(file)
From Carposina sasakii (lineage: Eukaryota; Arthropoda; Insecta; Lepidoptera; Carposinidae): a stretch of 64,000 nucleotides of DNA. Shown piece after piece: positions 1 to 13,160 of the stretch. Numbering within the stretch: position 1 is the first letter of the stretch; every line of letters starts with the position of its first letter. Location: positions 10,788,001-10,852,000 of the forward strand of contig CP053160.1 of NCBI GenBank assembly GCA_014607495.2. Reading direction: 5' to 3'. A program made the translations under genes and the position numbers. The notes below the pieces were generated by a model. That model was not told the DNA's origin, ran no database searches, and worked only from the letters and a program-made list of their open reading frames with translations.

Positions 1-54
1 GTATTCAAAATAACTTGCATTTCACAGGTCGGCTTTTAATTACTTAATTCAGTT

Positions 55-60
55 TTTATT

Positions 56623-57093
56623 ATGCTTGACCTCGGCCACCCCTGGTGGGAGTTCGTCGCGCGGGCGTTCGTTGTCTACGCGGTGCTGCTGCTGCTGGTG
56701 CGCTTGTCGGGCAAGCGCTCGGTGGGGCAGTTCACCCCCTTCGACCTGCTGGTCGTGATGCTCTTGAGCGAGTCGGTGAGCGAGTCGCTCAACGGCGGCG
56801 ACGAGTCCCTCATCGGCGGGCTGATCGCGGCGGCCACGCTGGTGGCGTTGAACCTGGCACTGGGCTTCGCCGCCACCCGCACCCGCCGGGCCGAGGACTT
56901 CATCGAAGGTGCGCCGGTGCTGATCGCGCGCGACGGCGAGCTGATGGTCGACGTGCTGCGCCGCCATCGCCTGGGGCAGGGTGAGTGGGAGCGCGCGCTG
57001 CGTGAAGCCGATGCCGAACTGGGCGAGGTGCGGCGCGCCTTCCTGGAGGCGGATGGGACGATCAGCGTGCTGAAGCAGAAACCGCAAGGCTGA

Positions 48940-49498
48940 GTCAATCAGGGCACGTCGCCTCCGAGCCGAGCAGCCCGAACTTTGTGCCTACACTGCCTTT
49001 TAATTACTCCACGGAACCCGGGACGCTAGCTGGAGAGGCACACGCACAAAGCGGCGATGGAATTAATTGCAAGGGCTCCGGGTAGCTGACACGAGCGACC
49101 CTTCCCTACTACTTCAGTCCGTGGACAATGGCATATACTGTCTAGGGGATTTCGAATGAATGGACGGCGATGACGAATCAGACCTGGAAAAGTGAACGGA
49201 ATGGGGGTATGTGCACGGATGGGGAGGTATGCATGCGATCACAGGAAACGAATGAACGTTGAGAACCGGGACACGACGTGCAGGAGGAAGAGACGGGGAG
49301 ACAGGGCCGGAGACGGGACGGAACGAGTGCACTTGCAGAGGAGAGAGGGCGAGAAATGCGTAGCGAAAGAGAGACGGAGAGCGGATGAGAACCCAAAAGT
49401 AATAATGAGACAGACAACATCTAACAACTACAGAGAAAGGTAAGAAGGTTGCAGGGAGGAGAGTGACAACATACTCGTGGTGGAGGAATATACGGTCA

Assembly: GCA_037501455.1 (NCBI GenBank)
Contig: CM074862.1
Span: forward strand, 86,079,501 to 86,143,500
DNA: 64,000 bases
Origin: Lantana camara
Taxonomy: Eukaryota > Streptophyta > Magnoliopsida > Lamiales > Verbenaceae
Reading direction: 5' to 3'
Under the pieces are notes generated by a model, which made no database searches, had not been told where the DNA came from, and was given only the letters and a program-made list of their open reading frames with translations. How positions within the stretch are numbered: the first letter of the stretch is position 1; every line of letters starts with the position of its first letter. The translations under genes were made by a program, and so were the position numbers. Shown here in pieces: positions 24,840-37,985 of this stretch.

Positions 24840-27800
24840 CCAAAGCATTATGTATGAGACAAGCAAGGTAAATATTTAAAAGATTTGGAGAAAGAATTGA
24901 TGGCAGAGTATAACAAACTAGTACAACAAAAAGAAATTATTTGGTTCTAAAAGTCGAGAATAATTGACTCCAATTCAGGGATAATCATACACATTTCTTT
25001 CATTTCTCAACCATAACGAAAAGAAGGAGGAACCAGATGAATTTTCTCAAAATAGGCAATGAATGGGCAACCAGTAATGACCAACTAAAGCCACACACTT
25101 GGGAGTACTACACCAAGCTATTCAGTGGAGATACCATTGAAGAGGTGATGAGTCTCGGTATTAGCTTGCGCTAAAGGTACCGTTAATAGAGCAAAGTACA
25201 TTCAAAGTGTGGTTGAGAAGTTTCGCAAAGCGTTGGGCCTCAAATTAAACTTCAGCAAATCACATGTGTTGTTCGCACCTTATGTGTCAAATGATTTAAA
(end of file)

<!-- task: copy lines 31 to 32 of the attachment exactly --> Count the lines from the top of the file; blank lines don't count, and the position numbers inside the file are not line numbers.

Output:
25101 GGGAGTACTACACCAAGCTATTCAGTGGAGATACCATTGAAGAGGTGATGAGTCTCGGTATTAGCTTGCGCTAAAGGTACCGTTAATAGAGCAAAGTACA
25201 TTCAAAGTGTGGTTGAGAAGTTTCGCAAAGCGTTGGGCCTCAAATTAAACTTCAGCAAATCACATGTGTTGTTCGCACCTTATGTGTCAAATGATTTAAA